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Trade Waste

Trade Waste is any liquid that is discharged to the wastewater system from commercial, industrial, manufacturing or trade premises resulting from any processes or operations. Council manages the wastewater system so that liquid waste can be safely transported, treated and disposed of.

Managing Trade Waste

The quality of Trade Waste discharge has to remain within the capabilities of the wastewater system and the wastewater treatment plant. Council manages Trade Waste discharge so that receiving waters are protected from toxic substances, the wastewater system is protected from damage, and we meet relevant environment and other regulations. We do this by:

  • evaluation of individual Trade Waste discharges against specified criteria.
  • managing the correct storage of materials to protect the sewerage system from spillage.
  • installation of flow meters, samplers or other devices to measure flow and characteristics of the Trade Waste discharge.
  • specifying any pre-treatment of waste that may be required before acceptance for discharge into the sewerage system.
  • sampling and monitoring of Trade Waste discharges to ensure compliance with the Trade Waste & Wastewater Bylaw.
  • operating a procedure to accept or refuse a Trade Waste discharge.

Trade Waste Consent

In order to discharge Trade Waste into the wastewater system, prior consent needs to be obtained. Click the button below to apply online or print and fill out the form form here.

Apply now

All commercial, industrial, manufacturing or trade businesses that discharge to the wastewater system will need to apply for consent. 

Businesses such as:

Food Premises
Mechanical Workshops
Service Stations
Auto Dismantlers
Chemical Manufacturers
Hospitals
Doctors and Medical Centres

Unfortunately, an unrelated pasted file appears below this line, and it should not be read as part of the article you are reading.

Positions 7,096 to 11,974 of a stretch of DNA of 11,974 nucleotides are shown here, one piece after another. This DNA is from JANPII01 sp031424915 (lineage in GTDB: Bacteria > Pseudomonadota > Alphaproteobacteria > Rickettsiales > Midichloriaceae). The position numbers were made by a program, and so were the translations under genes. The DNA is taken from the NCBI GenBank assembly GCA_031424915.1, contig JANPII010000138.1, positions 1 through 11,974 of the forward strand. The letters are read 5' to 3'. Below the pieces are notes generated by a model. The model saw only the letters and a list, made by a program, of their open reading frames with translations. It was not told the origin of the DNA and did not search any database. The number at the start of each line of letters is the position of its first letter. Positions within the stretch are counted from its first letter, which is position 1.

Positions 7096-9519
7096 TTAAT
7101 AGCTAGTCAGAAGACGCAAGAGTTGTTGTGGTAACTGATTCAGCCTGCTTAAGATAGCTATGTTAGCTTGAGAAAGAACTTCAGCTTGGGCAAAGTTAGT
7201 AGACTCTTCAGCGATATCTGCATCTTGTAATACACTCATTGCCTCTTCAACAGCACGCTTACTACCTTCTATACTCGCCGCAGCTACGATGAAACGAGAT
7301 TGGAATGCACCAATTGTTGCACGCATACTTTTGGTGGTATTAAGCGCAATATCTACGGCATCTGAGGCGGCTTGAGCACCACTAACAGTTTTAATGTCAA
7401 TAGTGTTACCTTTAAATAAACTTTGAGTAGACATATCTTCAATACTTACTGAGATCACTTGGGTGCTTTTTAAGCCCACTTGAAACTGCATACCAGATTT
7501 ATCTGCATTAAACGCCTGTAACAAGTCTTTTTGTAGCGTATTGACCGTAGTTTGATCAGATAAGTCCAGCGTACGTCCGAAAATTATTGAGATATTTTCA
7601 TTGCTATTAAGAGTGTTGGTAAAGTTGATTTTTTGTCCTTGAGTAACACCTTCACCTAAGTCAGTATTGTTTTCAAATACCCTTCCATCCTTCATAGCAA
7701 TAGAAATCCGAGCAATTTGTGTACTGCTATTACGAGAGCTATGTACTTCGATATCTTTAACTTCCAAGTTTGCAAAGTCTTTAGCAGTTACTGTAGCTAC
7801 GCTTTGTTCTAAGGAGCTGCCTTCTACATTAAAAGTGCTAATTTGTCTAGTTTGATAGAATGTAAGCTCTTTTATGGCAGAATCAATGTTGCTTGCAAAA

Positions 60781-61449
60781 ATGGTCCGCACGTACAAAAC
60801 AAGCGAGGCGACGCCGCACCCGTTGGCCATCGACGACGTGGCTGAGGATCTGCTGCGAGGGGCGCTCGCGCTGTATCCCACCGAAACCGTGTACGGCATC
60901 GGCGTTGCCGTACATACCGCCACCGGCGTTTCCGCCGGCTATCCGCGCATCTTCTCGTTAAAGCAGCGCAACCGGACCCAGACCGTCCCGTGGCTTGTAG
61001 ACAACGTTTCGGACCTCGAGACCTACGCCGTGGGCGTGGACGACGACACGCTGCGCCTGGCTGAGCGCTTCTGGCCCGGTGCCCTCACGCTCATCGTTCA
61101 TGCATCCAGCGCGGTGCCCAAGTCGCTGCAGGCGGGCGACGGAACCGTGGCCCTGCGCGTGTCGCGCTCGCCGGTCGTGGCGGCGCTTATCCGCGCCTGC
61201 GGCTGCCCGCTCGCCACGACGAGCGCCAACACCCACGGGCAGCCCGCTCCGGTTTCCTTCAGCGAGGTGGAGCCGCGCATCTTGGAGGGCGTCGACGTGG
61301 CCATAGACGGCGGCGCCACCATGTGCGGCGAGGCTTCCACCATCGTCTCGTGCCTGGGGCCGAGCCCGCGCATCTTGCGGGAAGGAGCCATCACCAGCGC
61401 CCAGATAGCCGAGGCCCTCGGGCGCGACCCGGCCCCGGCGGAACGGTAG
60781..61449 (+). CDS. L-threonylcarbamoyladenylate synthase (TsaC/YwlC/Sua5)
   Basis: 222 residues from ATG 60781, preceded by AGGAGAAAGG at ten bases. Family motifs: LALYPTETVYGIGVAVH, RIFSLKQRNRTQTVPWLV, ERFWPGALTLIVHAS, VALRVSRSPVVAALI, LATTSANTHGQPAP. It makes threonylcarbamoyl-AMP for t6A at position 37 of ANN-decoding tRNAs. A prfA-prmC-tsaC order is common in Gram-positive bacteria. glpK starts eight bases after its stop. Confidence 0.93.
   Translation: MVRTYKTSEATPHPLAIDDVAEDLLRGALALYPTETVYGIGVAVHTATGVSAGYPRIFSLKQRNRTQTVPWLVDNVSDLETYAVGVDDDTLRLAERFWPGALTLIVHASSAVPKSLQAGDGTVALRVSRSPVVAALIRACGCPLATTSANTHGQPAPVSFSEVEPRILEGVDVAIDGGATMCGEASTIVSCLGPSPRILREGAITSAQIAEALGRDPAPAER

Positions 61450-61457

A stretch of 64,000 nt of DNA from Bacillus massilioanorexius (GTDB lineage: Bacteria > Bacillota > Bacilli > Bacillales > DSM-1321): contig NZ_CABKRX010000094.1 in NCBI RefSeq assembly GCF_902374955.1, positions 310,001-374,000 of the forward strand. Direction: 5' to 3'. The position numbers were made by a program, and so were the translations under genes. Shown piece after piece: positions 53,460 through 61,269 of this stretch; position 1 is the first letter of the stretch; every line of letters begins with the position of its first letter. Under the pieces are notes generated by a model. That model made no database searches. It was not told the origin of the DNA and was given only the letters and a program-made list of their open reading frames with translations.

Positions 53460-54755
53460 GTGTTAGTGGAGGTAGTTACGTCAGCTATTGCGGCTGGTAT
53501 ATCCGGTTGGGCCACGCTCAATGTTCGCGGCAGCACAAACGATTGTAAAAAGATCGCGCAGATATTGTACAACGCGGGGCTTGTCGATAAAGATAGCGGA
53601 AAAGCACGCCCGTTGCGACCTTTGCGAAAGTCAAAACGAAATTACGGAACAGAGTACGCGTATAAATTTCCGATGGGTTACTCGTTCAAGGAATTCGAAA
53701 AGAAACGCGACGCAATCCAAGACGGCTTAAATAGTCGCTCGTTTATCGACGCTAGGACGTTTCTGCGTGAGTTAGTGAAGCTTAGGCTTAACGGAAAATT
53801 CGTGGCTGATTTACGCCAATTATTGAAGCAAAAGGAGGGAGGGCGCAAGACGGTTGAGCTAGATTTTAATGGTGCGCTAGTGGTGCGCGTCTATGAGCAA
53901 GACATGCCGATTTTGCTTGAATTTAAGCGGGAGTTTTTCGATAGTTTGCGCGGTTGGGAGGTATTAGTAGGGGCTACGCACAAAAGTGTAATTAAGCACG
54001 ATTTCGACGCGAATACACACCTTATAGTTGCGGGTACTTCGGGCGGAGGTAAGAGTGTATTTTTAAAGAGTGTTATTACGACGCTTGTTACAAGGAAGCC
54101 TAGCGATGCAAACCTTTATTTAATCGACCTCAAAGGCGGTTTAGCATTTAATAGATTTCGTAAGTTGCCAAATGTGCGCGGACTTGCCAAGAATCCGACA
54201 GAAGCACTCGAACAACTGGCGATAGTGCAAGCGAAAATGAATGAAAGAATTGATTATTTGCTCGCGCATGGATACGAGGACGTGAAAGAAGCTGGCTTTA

Dentists
Veterinary Clinics
Drycleaners and Laundromats
Funeral Homes
Liquid Waste Contractors
Printers
Educational Facilities
Commercial Swimming Pools

If you are unsure whether you have to apply for a consent or not, contact our Trade Waste Officer on (06) 838 7309 who can help you identify sources of Trade Waste and the right pre-treatment.

Trade Waste in the Food Service Industry

Many food outlets produce waste cooking oil, grease and food solids every day simply by carrying our normal food preparation activities. If that waste is discharged directly into our wastewater system it can cause blockages and overflows, overload the wastewater treatment plant, be a hazard to public health and could result in pollution of our rivers.

Although the amount of waste from any single food outlet may be relatively small, the effect of the total amount of waste being discharged from the food service industry is very significant.

Pre-Treatment

The main type of pre-treatment used in dealing with greasy waste is the grease trap. Only wastewater from food preparation areas, floor wastes, kitchen sinks and dishwashers can be discharged to the wastewater system via the grease trap. Wastewater from toilets, showers and other processes that generate Trade Waste must not be directed through the grease trap.

There are three basic types of grease trap:

  1. gravity separation
  2. enzyme digestion
  3. mechanical separation

Grease traps are sized according to the daily volume of wastewater discharged and the seating capacity of the restaurant or café. If your business increases, you may need to upgrade the size or type of your pre-treatment equipment.

Maintenance

All grease traps require maintenance to ensure they operate effectively and efficiently. It is important to know what type of grease trap you have, where it is located, how it operates and what maintenance is required. Your Trade Waste consent will contain the minimum requirements specific to your premises and type of grease trap.